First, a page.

Jagga Jasoos Movie Review

A friend of mine is a big Katrina Kaif fan. He had a spare ticket of Jagga Jasoos for Friday (yesterday) and asked me if I would like to go watch the movie with him. I politely refused the offer. I wanted to spend Saturday evening watching War for the Planet of the Apes but its screening time was not feasible for me. So, guess what? I got a ticket of Jagga Jasoos. I was about to watch the same movie with my own money. I texted her from the hall and he replied: Khub thulo paltethyau ta hijo!

The first few minutes of the movie were a little confusing. May be I took a little more time than usual to settle well in the seat. But once I got comfortable in a minute, the movie took off. The character Jagga, played by Ranbir Kapoor, does not speak much because he fumbles. One day, a guy who he calls Tutti Futti—played by Saswata Chatterjee, tells him that if he speaks in songs, he will not fumble. And he doesn’t. So Jagga does not speak much in the movie; he sings. The whole movie was like watching a musical play. I felt as if I were in a theater and the actors were performing live on stage. And I liked that feel. It took me back in time when I used to watch plays in Aarohan Gurukul sitting in the front row.

When Tutti Futti goes missing one day, Jagga goes on a mission to find him with the help of Shruti (Katrina Kaif). There’s nothing in the movie that we haven’t seen before. But the way things are presented–even the simplest of stuffs, it makes the movie beautiful and fun. I had a smile on my face the whole time I was in the theater. I did not even want there to be an interval. But the way announcement of intermission was brought up, I couldn’t help but accept it with a bigger smile. I did not even get popcorn in the interval—which I always do—because I did not want to get distracted from the movie. But some people sitting in the row behind me probably did not like the movie. One guy in particular was complaining—Bachha le herne film po raichha! Paisa khera gayo. (It’s a film for kids! Money is wasted.)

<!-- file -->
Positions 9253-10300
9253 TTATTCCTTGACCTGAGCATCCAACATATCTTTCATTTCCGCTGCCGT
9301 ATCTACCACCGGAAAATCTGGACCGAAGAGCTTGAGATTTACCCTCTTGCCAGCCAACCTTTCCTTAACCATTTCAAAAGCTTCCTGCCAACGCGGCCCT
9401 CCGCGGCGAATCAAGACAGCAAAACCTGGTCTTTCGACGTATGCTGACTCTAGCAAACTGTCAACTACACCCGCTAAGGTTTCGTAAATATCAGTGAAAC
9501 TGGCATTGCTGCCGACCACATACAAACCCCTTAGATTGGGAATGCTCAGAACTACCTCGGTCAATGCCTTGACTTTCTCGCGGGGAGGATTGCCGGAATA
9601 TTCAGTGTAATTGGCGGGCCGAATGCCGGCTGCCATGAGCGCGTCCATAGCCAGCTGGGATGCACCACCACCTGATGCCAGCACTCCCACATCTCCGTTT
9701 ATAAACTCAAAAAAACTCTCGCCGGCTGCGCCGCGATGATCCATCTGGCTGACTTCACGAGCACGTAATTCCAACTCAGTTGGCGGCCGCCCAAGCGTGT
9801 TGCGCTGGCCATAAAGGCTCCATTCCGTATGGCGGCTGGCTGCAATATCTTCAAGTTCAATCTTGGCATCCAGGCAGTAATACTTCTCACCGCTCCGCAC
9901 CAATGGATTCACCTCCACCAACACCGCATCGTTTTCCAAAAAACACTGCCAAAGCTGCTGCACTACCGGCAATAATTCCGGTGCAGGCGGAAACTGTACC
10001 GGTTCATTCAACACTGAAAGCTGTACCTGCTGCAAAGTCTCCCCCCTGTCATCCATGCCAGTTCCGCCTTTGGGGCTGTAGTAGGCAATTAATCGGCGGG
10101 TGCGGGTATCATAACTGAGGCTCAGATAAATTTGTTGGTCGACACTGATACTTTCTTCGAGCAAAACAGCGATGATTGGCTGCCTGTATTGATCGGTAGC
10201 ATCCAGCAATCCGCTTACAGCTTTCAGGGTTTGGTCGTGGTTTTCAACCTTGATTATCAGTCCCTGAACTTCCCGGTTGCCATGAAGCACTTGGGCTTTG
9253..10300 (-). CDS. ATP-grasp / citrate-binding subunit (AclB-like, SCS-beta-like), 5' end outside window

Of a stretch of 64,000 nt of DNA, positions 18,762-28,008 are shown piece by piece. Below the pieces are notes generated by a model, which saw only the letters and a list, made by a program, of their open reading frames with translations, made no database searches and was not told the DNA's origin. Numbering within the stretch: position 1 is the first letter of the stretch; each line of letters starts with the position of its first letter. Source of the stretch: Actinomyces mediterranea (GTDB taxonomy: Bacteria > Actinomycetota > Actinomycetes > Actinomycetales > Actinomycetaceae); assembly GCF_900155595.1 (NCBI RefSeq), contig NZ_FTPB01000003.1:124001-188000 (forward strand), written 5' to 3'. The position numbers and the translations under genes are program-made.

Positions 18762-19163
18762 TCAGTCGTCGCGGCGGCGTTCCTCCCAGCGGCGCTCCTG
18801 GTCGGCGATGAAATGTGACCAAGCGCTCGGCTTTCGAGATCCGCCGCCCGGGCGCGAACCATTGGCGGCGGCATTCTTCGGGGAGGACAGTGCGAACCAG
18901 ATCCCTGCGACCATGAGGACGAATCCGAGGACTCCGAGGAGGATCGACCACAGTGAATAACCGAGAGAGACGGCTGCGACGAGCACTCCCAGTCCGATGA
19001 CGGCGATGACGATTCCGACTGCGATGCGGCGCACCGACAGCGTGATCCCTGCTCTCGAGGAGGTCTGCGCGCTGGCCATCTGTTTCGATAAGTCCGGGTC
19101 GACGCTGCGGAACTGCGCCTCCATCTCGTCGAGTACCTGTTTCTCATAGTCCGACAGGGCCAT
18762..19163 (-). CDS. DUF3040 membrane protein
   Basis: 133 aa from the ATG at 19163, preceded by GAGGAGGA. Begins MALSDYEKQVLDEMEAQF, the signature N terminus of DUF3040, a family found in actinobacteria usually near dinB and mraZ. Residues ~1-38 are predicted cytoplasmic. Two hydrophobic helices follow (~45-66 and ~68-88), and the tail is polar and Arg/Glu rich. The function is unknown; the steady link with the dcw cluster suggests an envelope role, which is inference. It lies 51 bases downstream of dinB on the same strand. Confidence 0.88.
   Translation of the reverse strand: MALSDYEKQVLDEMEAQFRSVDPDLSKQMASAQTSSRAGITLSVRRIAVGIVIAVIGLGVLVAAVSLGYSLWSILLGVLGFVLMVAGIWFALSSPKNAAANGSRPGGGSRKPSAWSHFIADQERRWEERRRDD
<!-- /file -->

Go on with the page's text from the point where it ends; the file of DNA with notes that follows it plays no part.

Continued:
When I told my friend whose offer to watch the movie I had refused yesterday that I enjoyed the movie, he was surprised. Really? Being a Katrina Kaif fan, I did not enjoy the movie. But you did? That was his reply. I don’t very much like Katrina Kaif as an actor. So his surprise was not a surprise to me. Ranbir Kapoor as Jagga was the one who actually stole the show for me. He was brilliant. And hats off to Anurag Basu, the director, for making such a beautiful film.

I can’t think of anything else right now to write here.

Oh, let me add something. All my friends think that my taste in movies is weird. If I suggest them a movie because I like it, they’ll add it in their do-not-watch list. That being said, if you enjoy watching plays and musicals and light-hearted comedy, you can give Jagga Jasoos a try and decide for yourself.

Rating: 6/10


About two years ago, one of my teachers called in sick very late. So my class got cancelled. I got bored and as I had nothing to do, I decided to watch a movie. It was when I reached the theater I realized Roy was in QFX Cinemas. Roy had received a bad review. I do not judge movies by reading reviews. But something happened to me that moment. I did not want to watch Roy. So instead I opted to watch a Nepali movie Suntali–I hadn’t heard of this movie earlier. And I did not regret my decision. It was a fun movie. I read that this movie won some awards that year.

So as time passed by, I forgot about the movie. Though I still hear the song Chittiyaan Kalaiyan from the movie in some parties.

Today I got back from work a bit late. Tired, I sat on the couch, turned on the TV and started surfing channels. I stopped at Star Gold Select. For the past few weeks, I’ve been a fan of this particular movie channel. The movies here have only one break just the way they should have.